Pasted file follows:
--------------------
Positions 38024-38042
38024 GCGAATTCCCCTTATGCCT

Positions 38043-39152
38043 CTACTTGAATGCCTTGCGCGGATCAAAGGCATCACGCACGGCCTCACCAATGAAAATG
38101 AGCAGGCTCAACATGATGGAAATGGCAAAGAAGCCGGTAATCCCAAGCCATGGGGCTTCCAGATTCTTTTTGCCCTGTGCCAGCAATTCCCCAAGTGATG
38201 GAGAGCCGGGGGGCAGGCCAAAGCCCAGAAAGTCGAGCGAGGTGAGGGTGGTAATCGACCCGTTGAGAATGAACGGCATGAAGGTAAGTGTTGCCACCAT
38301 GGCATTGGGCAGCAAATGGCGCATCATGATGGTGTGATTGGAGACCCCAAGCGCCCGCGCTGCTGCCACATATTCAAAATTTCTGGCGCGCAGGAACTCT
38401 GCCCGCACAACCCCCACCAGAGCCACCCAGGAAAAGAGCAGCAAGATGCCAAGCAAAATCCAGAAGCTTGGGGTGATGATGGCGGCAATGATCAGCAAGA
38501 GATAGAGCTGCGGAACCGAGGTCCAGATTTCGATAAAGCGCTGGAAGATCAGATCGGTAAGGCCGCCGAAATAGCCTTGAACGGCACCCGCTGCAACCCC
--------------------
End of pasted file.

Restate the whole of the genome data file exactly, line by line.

Positions 38024-38042
38024 GCGAATTCCCCTTATGCCT

Positions 38043-39152
38043 CTACTTGAATGCCTTGCGCGGATCAAAGGCATCACGCACGGCCTCACCAATGAAAATG
38101 AGCAGGCTCAACATGATGGAAATGGCAAAGAAGCCGGTAATCCCAAGCCATGGGGCTTCCAGATTCTTTTTGCCCTGTGCCAGCAATTCCCCAAGTGATG
38201 GAGAGCCGGGGGGCAGGCCAAAGCCCAGAAAGTCGAGCGAGGTGAGGGTGGTAATCGACCCGTTGAGAATGAACGGCATGAAGGTAAGTGTTGCCACCAT
38301 GGCATTGGGCAGCAAATGGCGCATCATGATGGTGTGATTGGAGACCCCAAGCGCCCGCGCTGCTGCCACATATTCAAAATTTCTGGCGCGCAGGAACTCT
38401 GCCCGCACAACCCCCACCAGAGCCACCCAGGAAAAGAGCAGCAAGATGCCAAGCAAAATCCAGAAGCTTGGGGTGATGATGGCGGCAATGATCAGCAAGA
38501 GATAGAGCTGCGGAACCGAGGTCCAGATTTCGATAAAGCGCTGGAAGATCAGATCGGTAAGGCCGCCGAAATAGCCTTGAACGGCACCCGCTGCAACCCC